Let’s break down the case file
2019: Marvel fans’ dream come true: Scarlet Johansson’s first standalone Marvel film, Black Widow. It was scheduled to release in May 2020.
April 2020: And then the pandemic happened. People were too terrified to go to the theatre.
May 2020: Disney CEO Bob Chapek insisted that Scarlett Johansson-front superhero movie “Black Widow” was still on course to make its debut in theatres worldwide.
Jan 2021: But then, things didn’t work out as planned. It was time to come up with a backup plan. It took the decision of sending its big-budget live action movie “Mulan” to Disney Plus.
July 2021: Black Widow was released in theatres and online simultaneously.
July 2021: Scarlet Johansson sues Disney.
Contract: Johansson claims she was promised by Marvel Studios (which is owned by Disney) that the film would be released first in cinemas and then there would be a window of time that would pass before it would be streamed online.
What happened: Johansson’s salary is largely based on box office performance – her character’s standalone film raked in $158 million from theatres across the globe. However, Disney enjoyed $60 million in home sales of the movie, which costs $30.
Why did she sue? Johansson is suing because her compensation depends in large part on how well the film does on the big screen, Johansson argues, the availability of the movie at home reduces her potential earnings. So in her eyes, there is a clear breach of contract.
Disney’s response: ‘There is no merit whatsoever to this filing. The lawsuit is especially sad and distressing in its callous disregard for the horrific and prolonged global effects of the COVID-19 pandemic.’
What was not said: By releasing confidential numbers regarding Johansson’s compensation and bringing up the pandemic, Disney tried to make her sound insensitive.
There are obviously two sides to any story.
Why would one take Johansson’s side?
- The contract specifically says only theatre release.
- Disney’s response to the lawsuit is beneath them.
- Attempt to character assassinate by revealing her salary to try to make her sound greedy and unsatisfied (Somehow, when men charge more – it is a sign of pride?)
In any event, Disney will undoubtedly face reputational damage as a result of this claim. The company is already coming under fire for its strongly worded statement to Johansson. In its statement, Disney also leaked Johansson’s salary and appears to be accusing her of being insensitive to the effect of the pandemic on the entertainment industry.
Why would one take Disney’s side?
They made the call to release the movie in a hybrid model keeping in mind the pandemic and the desire to gain more followers by streaming the movie online and ensuring that everyone got to see the movie.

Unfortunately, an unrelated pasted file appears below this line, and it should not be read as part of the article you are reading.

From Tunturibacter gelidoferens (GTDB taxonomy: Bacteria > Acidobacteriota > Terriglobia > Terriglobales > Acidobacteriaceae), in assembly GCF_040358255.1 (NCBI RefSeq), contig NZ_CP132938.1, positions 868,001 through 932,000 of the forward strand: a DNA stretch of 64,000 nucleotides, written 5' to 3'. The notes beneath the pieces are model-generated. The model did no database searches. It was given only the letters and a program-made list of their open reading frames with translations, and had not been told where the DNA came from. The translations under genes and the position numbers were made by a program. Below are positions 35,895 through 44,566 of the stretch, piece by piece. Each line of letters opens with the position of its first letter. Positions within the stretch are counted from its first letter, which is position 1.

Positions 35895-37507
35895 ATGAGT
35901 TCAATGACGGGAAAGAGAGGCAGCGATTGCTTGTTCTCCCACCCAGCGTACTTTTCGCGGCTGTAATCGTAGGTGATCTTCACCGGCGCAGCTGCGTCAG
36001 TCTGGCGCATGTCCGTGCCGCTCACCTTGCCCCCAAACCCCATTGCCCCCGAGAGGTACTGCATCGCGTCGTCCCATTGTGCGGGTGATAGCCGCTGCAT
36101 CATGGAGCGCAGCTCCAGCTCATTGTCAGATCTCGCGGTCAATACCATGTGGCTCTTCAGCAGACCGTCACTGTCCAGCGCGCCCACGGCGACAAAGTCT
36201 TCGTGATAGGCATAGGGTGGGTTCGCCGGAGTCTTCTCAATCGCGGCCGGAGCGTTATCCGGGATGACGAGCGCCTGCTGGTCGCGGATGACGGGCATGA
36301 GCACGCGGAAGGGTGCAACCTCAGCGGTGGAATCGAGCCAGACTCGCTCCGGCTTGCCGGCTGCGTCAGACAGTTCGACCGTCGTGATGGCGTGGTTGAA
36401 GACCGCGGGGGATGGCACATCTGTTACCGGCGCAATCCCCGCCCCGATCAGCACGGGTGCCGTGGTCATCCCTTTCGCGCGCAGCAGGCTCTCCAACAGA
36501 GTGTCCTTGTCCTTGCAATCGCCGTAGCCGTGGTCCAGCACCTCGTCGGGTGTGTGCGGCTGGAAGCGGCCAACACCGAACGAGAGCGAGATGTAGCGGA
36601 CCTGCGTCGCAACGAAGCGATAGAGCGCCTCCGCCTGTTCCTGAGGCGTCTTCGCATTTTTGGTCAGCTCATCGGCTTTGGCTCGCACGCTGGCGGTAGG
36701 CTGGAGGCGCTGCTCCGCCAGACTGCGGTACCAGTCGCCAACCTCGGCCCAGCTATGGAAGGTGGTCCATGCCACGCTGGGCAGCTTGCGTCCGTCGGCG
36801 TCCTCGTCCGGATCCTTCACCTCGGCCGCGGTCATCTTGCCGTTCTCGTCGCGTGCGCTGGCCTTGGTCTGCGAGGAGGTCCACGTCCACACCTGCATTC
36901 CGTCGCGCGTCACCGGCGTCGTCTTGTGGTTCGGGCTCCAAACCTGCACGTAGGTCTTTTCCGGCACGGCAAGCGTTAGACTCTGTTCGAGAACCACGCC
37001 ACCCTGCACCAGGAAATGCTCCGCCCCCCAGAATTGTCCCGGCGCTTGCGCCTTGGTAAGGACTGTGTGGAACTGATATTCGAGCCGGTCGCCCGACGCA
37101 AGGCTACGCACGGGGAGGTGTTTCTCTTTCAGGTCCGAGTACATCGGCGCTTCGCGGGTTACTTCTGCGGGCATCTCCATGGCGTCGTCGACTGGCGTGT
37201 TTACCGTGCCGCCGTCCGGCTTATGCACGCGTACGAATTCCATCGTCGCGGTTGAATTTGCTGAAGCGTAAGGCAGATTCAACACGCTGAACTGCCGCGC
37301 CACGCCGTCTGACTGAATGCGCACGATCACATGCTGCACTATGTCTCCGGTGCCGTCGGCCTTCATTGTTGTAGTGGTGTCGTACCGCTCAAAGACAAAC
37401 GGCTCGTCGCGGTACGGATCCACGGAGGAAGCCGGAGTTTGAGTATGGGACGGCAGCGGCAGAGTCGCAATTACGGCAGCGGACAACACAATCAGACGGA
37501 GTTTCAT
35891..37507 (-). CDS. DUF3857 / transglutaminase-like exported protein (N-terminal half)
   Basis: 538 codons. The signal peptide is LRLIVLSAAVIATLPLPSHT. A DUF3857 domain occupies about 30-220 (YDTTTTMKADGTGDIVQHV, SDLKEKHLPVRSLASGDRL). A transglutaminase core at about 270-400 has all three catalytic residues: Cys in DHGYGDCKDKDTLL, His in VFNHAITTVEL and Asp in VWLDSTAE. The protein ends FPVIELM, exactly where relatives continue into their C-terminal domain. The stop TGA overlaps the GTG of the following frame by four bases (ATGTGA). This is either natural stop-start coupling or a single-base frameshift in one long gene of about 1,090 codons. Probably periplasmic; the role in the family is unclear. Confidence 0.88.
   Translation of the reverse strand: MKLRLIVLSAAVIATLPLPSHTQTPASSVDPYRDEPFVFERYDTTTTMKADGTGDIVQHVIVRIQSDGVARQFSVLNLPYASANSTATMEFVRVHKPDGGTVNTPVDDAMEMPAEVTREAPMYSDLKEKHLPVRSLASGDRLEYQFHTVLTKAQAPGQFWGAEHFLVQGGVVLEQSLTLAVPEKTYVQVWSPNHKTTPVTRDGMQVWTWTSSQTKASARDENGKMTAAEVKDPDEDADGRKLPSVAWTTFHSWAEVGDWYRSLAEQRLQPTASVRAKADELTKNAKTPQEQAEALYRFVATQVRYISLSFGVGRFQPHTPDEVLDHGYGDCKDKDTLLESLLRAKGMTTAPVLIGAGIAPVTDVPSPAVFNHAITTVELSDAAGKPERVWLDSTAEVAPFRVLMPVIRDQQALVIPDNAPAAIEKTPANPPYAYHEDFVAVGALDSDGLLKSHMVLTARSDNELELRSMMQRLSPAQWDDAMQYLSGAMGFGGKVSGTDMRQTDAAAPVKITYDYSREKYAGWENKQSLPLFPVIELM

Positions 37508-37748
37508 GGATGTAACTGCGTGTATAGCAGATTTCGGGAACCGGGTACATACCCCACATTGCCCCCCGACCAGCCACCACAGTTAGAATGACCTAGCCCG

Time to think.
- Compensation is frequently contingent on a future event, often called a “trigger”: hitting a sales target, closing a deal, selling a certain number of books. Does the party making the payment have an obligation to allow the triggering event to take place?
- Why didn’t Disney amend the contract before releasing the movie online to ensure that Johansson did not get affected by the change in the strategy?
- Is this a ploy to increase subscribers, thereby boosting the company’s stock price?
- If it was an Iron Man movie, would Disney have taken adequate precaution to keep all parties happy?
- Why are the other actors mum about the lawsuit?
- Johansson is making the sideways legal claim that Disney, as parent company, caused Marvel, its subsidiary, to breach contractual obligations. Does this matter?
- For Johansson to win, she must show that Disney intended to induce Marvel to act in bad faith. Can she?
- With business models being agile to suit changing times, will the compensation model be affected?
- In contract law, there’s also a concept called “frustration of purpose” where contractual duty is excused upon an unforeseen event (hello, COVID-19) that impedes performance.Will this help Disney beat Johansson?
- Emma Stone, for example, is rumoured to be considering a similar lawsuit against Disney for their Cruella release strategy. Is this the start of a trend?
Either way, the case has become part of Hollywood history as it has the power to change how Hollywood pays and contracts talent in an age where streaming is rising in popularity. Many actors would now request for upfront payment and not rely on box-office performance. Percentage of profits might not always be a priority.
The legal battle continues. Public opinion? What do you say?